In the summer of 2020, I had the opportunity to intern at GovTech Singapore Sensors and IoT. During that period I worked on a proof of concept with cutting-edge 60GHz mmWave radar sensors.
60GHz mmWave radar is a new type of sensor technology pioneered by Texas Instruments, by incorporating the entire radar front end in CMOS architecture, enabling an SoC design combining the RF front end, DSP for I/Q signal processing, and the CPU for general instructions.
In principle, what this radar does is send out a chirp, a specially modulated radio wave around its baseband frequency (60GHz), and “listen” for the reflected signal as it bounces off nearby objects. It’s similar to how you can shout into a large room and listen for the echo to determine how far parts of the room are from you. You can use the time delay between sent and receive pulses, as well as the beat frequency, sent through a Fast Fourier Transform (FFT) to determine the frequency of the received wave. This allows you to determine the Doppler and Signal-to-Noise ratio of the received signal, and subsequently, estimate position based on your radar’s coordinate axes.
This technology is commonly used in Autonomous Driving, as an all-weather solution to detecting surrounding obstacles. Thanks to its active nature of emitting its own sensory pulses, it is able to function in all light conditions and is relatively weather agnostic. In fact, it just happens to cover the weaknesses of computer vision (bad lighting conditions, sensitivity to weather, unable to gauge speed due to 2D nature). That makes radar a popular solution in the ADAS sensor market, alongside cameras. In fact, Elon Musk agrees with this, disparaging its competitor LIDAR for being too pricey.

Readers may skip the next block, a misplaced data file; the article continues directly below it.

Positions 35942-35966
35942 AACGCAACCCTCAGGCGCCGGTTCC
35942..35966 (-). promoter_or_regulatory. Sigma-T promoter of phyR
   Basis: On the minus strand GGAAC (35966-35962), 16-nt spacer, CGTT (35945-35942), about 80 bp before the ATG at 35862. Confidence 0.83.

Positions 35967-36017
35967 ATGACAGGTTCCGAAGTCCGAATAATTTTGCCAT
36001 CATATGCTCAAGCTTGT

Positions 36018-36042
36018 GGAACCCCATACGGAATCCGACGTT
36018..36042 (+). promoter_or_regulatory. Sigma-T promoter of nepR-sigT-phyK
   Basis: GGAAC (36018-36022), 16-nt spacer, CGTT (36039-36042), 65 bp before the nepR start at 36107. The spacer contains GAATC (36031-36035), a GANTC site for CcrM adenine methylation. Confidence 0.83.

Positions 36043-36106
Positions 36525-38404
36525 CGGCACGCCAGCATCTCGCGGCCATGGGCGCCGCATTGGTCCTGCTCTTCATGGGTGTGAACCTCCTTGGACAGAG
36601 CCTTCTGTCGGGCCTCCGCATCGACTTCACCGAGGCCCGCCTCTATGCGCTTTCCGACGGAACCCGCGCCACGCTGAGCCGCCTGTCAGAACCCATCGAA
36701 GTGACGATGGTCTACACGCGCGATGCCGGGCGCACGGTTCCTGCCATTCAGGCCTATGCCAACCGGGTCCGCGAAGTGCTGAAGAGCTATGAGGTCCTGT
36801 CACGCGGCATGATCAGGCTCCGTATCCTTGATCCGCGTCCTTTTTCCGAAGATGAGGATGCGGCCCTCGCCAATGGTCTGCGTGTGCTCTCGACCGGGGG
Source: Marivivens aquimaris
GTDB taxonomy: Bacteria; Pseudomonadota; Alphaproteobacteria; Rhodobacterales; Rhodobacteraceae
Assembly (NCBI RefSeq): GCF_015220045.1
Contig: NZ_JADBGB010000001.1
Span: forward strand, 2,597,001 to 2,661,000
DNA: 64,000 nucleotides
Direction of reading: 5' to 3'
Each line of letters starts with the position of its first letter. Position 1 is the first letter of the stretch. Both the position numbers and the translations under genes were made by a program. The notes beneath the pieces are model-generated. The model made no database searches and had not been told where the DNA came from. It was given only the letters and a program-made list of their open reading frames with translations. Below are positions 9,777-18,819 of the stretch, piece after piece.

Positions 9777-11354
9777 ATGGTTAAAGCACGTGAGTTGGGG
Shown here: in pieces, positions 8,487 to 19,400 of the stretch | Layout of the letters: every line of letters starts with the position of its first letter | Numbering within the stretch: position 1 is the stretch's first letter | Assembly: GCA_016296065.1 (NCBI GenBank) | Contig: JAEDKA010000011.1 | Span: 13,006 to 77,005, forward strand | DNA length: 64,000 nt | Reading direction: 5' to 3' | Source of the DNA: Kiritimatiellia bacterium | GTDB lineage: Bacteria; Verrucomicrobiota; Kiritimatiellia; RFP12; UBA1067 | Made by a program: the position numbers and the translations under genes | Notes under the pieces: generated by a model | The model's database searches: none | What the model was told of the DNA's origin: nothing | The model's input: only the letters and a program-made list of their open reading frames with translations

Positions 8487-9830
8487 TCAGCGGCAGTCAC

Interfacing with the IWR6843ISK radar module from TI was relatively straightforward using the standard UART interface: 8 data bits, no parity bit, and 1 stop bit. This allowed me to design and fabricate a custom PCB to control the radar module from an MCU, and pipe out the required data to a server for subsequent analysis and display on a dashboard.
The firmware was written in C/C++, as required by the vendor toolchain for the MCU. I opted for FreeRTOS to write my code in a modular style, increasing visibility, and maintainability. However, this increased the difficulty of debugging to optimise memory usage to account for the high data throughput from the radar sensor, and subsequent processing done on the MCU. After unit testing on a basic testbench in the lab, we were able to move to field testing at the final deployment site, where we fine-tuned the sensitivity parameters of the radar to increase accuracy.
I tested a fall detection algorithm using a Variational Recurrent Autoencoder in Tensorflow to classify incoming data as a fall or not-fall. This model was chosen as a suitable unsupervised learning model for time-series data. The model was trained with in-house data of falls and tested in the same environment (ouch!). However, the model was only as accurate as a simple height-based algorithm due to the significant noise in the incoming data. Testing was done with a larger training set but minimal improvements were found, leading to the conclusion that richer incoming data was required to detect subtle patterns hidden in the noise.
To further explore ways to take advantage of the high resolution of the radar sensor, I used an FPGA to receive data through the dual LVDS bus. In the extension to this project, I used Vivado to program the Zynq FPGA with an LVDS receiver. The received I/Q signals were sent through an FFT block to obtain the range-doppler response from the sensor.
Unfortunately, I wasn’t able to finish this extension during the course of my internship there, but this first encounter with FPGAs and programmable logic is something I’ll definitely be looking to explore in the future!